One year later

This picture has nothing to do with anything
I just like it and haven’t had any place to use it yet.

This blog is  a year old today, and it’s been an interesting year.. when I started I didn’t really know what to expect. The main topics that people blog about (and want to read about!) seem to be how to cook, how to be a writer, or parenting advice, but not so much light rail. So I didn’t know if there would even really be an audience for this sort of technical information, since there’s no food involved, no pictures of babies, and I’m not good at telling interesting stories (even transit related ones like what EMS or Dan Christensen write) that people enjoy reading.

But I like putting this kind of information out there. As far as I’m concerned, only good can come from sharing information. While on the trains, I’ve talked with a lot of passengers who are curious about how things work (most asking things like “what’s the top speed?” or “how do you steer?”) and I really like doing that, because I sort of figure that anyone who wants to take the time to learn about the trains is not going to be someone who is going to run or drive in front of a moving one. I much prefer teenagers asking how the signals work to teenagers who think it’s fun to “pretend” shove each other in front of a train as it comes in to the platform.

Gateway art

Also, since there aren’t a lot of light rail blogs, I’ve found that when people do websearches for things like “trimet signal n60” (I’m still curious why someone was looking for that one) or “train to wayside communications vetag” or “Trimet ‘auxiliary track'” or the extremely popular “arcing pantograph”, they end up here. Most visitors don’t comment, but I kind of hope that they find what they’re looking for when they read one of the posts here. I want to see if there’s an easier way for people to find posts here – the search function is pretty good, and I’ve got all the tags & category links at the bottom, but there’s probably a better way to organize things.

All in all, it’s been a good year. Here are some stats, which might be interesting to compare with a year from now, assuming this blog is still around:

  • This is the 100th post, and there are:
  • 552 spam comments (which are filtered out before they ever get published)
  • 22,755 site visits
    • March of 2010 I had 349 visits – so far this March I’ve had 852
  • 533 images

I intend to keep writing, because I still think TriMet needs much more public outreach (I’ll be keeping an eye on the new Safety Education Committee), and I guess this is my way of contributing where I see a gap. If people walk away from here having learned something, then mission accomplished. And I know a few operators and at least one Controller that read this blog, and your perspectives and contributions – if you would like to weigh in – are welcome. I’d never specifically planned for this blog to be a one-man show, so the more input the better.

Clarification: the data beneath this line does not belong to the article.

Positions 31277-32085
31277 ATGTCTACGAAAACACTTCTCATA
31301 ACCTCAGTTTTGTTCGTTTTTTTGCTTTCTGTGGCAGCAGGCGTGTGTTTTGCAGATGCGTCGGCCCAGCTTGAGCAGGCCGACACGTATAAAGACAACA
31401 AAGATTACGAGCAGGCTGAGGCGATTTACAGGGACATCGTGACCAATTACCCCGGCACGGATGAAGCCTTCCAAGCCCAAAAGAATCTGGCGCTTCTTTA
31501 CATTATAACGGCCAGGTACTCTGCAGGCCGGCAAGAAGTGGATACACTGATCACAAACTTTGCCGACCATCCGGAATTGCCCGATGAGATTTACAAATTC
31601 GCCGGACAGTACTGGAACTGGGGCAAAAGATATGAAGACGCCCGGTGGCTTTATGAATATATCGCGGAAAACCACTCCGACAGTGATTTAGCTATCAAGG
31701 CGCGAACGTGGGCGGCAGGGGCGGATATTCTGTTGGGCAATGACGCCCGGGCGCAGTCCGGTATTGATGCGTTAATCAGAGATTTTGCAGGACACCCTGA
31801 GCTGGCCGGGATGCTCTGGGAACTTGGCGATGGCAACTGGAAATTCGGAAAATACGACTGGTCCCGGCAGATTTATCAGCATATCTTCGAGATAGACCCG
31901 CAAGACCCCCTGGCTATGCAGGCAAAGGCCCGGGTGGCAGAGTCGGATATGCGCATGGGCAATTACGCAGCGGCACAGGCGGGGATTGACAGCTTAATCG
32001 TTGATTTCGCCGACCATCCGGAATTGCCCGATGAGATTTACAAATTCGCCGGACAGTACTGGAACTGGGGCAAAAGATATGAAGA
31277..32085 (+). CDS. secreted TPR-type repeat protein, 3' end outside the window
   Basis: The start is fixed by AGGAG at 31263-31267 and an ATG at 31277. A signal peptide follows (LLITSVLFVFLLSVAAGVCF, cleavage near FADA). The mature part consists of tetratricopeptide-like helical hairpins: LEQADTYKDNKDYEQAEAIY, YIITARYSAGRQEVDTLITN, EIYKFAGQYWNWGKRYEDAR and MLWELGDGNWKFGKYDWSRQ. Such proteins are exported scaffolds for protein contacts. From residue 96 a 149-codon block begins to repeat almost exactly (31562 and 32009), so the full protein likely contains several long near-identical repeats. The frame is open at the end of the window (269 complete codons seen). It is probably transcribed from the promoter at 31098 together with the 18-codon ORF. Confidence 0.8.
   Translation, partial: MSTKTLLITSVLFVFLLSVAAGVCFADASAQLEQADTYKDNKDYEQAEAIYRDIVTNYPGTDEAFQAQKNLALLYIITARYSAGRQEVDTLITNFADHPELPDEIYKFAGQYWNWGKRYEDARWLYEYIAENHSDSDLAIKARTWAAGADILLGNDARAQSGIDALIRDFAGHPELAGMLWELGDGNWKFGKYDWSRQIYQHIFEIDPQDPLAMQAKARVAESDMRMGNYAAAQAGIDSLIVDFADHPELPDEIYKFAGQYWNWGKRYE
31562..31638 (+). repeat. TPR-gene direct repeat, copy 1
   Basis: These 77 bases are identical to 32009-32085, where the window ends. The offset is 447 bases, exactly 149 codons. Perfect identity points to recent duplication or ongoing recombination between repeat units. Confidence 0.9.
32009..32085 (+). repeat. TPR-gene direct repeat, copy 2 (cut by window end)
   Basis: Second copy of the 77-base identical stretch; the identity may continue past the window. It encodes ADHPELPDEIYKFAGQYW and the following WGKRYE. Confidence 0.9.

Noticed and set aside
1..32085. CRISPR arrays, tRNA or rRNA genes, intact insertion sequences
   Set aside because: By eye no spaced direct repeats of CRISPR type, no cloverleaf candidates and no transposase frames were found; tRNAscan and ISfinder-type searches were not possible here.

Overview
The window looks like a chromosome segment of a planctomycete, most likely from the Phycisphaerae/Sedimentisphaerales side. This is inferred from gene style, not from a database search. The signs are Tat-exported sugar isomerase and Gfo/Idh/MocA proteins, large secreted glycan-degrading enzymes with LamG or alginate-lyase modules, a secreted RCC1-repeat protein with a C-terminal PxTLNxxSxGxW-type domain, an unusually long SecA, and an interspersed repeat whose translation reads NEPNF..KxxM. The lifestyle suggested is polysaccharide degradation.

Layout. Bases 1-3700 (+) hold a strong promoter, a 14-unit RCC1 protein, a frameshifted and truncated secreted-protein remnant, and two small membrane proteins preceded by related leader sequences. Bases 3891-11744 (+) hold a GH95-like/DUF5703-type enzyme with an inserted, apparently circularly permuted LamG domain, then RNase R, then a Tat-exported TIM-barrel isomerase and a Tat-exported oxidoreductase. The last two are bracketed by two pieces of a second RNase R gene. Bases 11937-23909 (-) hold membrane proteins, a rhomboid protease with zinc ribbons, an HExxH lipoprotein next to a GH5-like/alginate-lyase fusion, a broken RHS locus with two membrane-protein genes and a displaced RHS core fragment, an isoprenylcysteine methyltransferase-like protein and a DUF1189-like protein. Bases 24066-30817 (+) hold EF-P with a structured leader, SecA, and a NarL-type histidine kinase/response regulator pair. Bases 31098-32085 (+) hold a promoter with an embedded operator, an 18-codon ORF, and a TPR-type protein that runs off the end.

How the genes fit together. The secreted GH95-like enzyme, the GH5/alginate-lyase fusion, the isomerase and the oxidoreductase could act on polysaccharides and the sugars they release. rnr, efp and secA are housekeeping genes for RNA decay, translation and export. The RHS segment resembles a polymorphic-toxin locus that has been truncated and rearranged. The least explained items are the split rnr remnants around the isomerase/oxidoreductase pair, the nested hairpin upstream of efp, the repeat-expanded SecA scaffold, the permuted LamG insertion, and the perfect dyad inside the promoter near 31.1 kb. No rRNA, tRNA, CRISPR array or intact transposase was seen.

Anyway, thanks for reading, and your comments and questions. Here’s to another year!


10 responses to “One year later

  1. I think this blog has added a lot to the discussion about transit in this area. It is also unique in several ways: it presents clear, detailed descriptions of technical issues; it is consistently interesting to read; and most notably, when the author presents an argument or opinion it is done factually, with evidence and a refreshing lack of screeching rhetoric.

    I’m leaving TriMet at the end of this week to start a new job in the Twin Cities. But I will definitely continue reading as long as you keep publishing. Keep up the good work.

    Josh Collins
    TriMet Operations

  2. Jessica Bucciarelli

    Happy blog birthday! (100 posts: Wow.)

    I don’t have an FRN bone in my body, but I very much enjoy MAX FAQs because it’s so well written–and not bad looking either. Good for you, for doing your part to fill the gap!

    Jessica Bucciarelli
    (a TriMet coworker, but writing on my own behalf)

  3. I think this is a fantastic site. When I miss operating I can alway go to this site and feel connected. Thanks, well done.

  4. I love the blog, I always share what I learn with my friends. A few weeks back a lady was complaining about a MAX “messing up” the traffic lights and I was able to tell her all about how the signals work, it was great! Keep on writing.

    p.s. Every time I see a MAX operator I wonder if it is you.

  5. Great work thanks. I learn stuff I have forgotten over the decades.
    a Ruby Operator

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